Translation Studies and Translation Practice: Proceedings of the 2nd International TRANSLATA Conference, 2014
Edited By Lew N. Zybatow, Andy Stauder and Michael Ustaszewski
TRANSLATA II was the second in a series of triennial conferences on Translation and Interpreting Studies, held at the University of Innsbruck. The series is conceptualized as a forum for Translation Studies research. The contributions to this volume focus on humo(u)r translation, legal translation, and human-machine interaction in translation. The contributors also regard computer-aided translation, specialised translation, terminology as well as audiovisual translation and professional aspects in translation and interpreting.
Culture-bound Elements in Simultaneous Conference Interpreting (Shima Asadi)
Shima Asadi, Islamic Azad University, Tehran Central Branch
Culture-bound Elements in Simultaneous Conference Interpreting
Abstact: A major issue in interpreting studies is how to deal with rendering Culture-Bound Elements (CBEs) with regard to different target-language cultures. Based on a substantial corpus (approx. 720 minutes) of seven international conferences held in 2010 in Iran, this study was designed to observe the strategies used for rendering different CBEs from Persian into English language through an observational descriptive analysis. The findings indicated that simultaneous conference interpreters employed retention, omission, direct translation, and substitution for both Intralinguistic and Extralinguistic CBEs. However, they were more inclined to generalize Intralinguistic CBEs compared with Extralinguistic CBEs which were often specified. Moreover, in some cases supplementary strategies i.e. a combination of the aforementioned strategies were adopted. In general, conference interpreters resorted to source-language oriented strategies when dealing with rendering CBEs. The results will make a contribution to interpreting training since the trainees will be acquainted with different kinds of culture-bound elements along with the usage of their strategies which may help them either in academic studies or profession.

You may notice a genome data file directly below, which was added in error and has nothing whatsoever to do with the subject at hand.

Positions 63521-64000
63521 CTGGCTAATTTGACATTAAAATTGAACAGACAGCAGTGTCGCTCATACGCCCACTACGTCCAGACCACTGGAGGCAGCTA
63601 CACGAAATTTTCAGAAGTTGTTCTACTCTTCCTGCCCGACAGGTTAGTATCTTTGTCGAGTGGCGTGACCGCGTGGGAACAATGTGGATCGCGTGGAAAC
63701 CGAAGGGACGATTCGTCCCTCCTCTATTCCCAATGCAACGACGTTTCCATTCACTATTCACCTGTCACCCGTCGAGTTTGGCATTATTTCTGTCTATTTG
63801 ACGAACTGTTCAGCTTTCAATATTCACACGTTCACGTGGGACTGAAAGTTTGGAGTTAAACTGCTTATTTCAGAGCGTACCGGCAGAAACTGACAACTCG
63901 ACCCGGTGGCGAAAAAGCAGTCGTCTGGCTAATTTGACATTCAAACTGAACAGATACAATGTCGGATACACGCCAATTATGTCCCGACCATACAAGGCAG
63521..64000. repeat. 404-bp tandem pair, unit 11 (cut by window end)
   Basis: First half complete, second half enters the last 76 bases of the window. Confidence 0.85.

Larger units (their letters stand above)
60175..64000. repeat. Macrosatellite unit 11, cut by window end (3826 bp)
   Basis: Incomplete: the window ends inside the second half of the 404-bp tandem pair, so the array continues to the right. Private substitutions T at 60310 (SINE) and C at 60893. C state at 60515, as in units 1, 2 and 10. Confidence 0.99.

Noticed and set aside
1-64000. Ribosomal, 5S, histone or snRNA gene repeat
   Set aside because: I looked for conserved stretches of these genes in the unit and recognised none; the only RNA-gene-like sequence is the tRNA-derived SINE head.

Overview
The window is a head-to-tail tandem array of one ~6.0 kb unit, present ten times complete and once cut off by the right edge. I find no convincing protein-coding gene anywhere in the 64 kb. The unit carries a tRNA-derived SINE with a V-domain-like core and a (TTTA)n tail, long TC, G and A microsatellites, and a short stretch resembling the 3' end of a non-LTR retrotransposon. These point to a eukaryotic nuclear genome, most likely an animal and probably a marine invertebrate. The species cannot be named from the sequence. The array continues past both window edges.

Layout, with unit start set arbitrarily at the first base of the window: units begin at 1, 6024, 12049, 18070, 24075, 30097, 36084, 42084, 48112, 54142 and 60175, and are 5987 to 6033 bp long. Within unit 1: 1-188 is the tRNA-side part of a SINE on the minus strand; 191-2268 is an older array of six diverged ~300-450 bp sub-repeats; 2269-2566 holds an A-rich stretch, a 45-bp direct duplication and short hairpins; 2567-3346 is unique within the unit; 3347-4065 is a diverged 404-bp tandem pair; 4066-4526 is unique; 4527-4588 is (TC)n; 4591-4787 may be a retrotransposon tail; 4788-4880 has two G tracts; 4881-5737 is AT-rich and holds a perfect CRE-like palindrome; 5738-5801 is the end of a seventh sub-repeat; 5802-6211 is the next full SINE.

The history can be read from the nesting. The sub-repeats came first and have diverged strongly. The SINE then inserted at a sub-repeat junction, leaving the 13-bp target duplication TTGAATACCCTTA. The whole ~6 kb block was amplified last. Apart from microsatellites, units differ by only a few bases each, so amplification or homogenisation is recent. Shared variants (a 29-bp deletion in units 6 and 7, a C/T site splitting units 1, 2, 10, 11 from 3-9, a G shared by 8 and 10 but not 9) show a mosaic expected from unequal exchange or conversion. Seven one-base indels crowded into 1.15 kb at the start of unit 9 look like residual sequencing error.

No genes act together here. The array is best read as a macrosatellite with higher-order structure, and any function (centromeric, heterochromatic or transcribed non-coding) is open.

Pioneering attempts at the practice of Simultaneous Interpreting date back to the late 1940s, extending from European countries such as Germany and France to Asian and African civilizations. Later, in the twentieth century, interpreting evolved into a recognized profession closely associated with international conferencing. However, the most in-depth study on the history of conference interpreting was conducted in the late...